Journalist's iPhone hacked by Saudi Arabia with Pegasus spyware

Journalist's iPhone hacked by Saudi Arabia with Pegasus spyware
A journalist for the New York Times, Ben Hubbard, recently discovered that his phone had been hacked not once, but twice by malicious parties during his work around the Middle East. 

Both times, his iPhone was infiltrated using NSO Group's Pegasus spyware, which The Pegasus Project has long been working to dismantle and identify its victims (some of which have ended up murdered). In fact, there were a total of four attempts discovered in the code on Hubbard's phone: the first two came in the form of dangerous links sent via a WhatsApp message, and a text message. 

When Hubbard failed to take the bait and click on them, two more attacks were initiated—this time zero-click hacks (requiring zero action on the victim's part, such as clicking a link, in order to work). This time, both of them were successful, infiltrating the journalist's phone and privacy, and putting him and his sensitive contacts' very lives at serious risk.

NSO Group, the creator and owner of the Pegasus software used in these attacks, is a large surveillance firm based in Israel, which typically grants the use license of the spyware to government agencies for the purpose of tracking criminals and terrorists. 
However, such a tool is very easily prone to misuse, and has already been grossly abused by multiple governments in many countries, where it has been illegally used to keep tabs on dozens of innocent civilians.

According to researchers, all four of the attacks on Hubbard's phone likely originated from Saudi Arabia, a country which has a lengthy track record of abusing Pegasus spyware (and has already had their Pegasus license suspended two times).

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Hubbard has since published an article detailing his experience and the conclusions he drew from it, making sure others are aware of the sheer dangers possible with technology deemed relatively safe (such as iPhones).

As a New York Times correspondent who covers the Middle East, I often speak to people who take great risks to share information that their authoritarian rulers want to keep secret. I take many precautions to protect these sources because if they were caught they could end up in jail, or dead […]

As it turned out, I didn’t even have to click on a link for my phone to be infected.

To try to determine what had happened, I worked with Citizen Lab, a research institute at the Munk School of Global Affairs at the University of Toronto that studies spyware.

The first two attempts were via a text message and WhatsApp message. These would only have worked if Hubbard clicked on the links, and he was too savvy to fall for that. But there is no way to prevent a zero-click exploit.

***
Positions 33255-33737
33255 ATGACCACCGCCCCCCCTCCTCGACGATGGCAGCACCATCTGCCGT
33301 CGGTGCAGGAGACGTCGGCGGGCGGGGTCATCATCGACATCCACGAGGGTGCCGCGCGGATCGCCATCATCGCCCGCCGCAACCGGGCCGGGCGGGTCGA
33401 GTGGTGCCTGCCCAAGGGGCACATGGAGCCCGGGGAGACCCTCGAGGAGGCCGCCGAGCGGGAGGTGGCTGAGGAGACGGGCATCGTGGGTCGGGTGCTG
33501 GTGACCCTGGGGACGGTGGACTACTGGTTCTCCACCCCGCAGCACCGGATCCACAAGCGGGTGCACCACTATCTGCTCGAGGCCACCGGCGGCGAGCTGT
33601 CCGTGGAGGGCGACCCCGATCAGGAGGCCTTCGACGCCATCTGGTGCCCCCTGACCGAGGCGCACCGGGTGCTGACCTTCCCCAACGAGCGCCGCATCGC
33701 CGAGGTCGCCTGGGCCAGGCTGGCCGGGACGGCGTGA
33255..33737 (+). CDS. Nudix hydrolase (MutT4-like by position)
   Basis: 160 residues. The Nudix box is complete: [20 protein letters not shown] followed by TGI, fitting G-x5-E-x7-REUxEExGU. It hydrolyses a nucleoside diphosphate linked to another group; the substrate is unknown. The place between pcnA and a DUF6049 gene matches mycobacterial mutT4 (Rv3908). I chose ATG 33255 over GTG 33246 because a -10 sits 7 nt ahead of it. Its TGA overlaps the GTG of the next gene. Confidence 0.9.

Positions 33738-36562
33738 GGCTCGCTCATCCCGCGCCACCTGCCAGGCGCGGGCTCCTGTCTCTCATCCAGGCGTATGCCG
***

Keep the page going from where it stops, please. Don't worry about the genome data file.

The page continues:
Bill Marczak, a senior fellow at Citizen Lab […] found that I had been hacked twice, in 2020 and 2021, with so-called “zero-click” exploits, which allowed the hacker to get inside my phone without my clicking on any links. It’s like being robbed by a ghost […]

Based on code found in my phone that resembled what he had seen in other cases, Mr. Marczak said he had “high confidence” that Pegasus had been used all four times.

There was also strong evidence suggesting Saudi Arabia was behind each of the attacks. NSO has twice suspended the country’s use of Pegasus over abuses.

Hubbard further explains that he has since taken some specific precautions to protect himself. For one, he's started using Signal, an encrypted messaging app. That way, even "if a hacker makes it in, there won't be much to find," he says.

One good thing to know, Hubbard explains, is that among other spyware companies, NSO does not allow its licensed users to target phone numbers in the United States, to avoid political trouble. However, foreign contacts stored in the phone are far from safe—which is why Hubbard has taken to storing all his sensitive contacts and information offline, outside of his phone.

Hubbard also explains that rebooting your phone regularly can kick out some active spy programs, although it isn't an effective method at keeping them off. Last but not least, the NYT journalist, says, "I resort to one of the few non-hackable options we still have: I leave my phone behind and meet people face to face."

There are no guarantees, but there are preventative measures

The important lesson Hubbard emphasized was that the reality is, anybody could be hacked using a zero-click exploit, and they most likely wouldn't even know about it. Apple has patched the vulnerabilities that earlier attacks revealed, but has clearly been missing others that continue to be exploited. And even once those are patched up, we can never be 100% sure we've covered them all.

Being offline is the only surefire guarantee of cybersecurity, but while that's not an option for most of us, we could at least learn something from the precautions Hubbard detailed to at least try to stay as safe as we can.

This isn't the first time by a long shot...

Last time we heard of licensed governments abusing NSO's Pegasus spyware was back in August, when 37 journalists and human rights activists had been either attempted to or successfully hacked by an Israeli surveillance firm, and had their phones riddled with military-grade spyware. 

NSO firmly denied involvement, but the darker part of that investigation was that it was possibly this Pegasus-enabled infiltration that led to the grisly death and dismemberment of Jamal Khashoggi, a Saudi journalist. His wife had been hacked and watched through her phone for the months leading up to Jamal's death.

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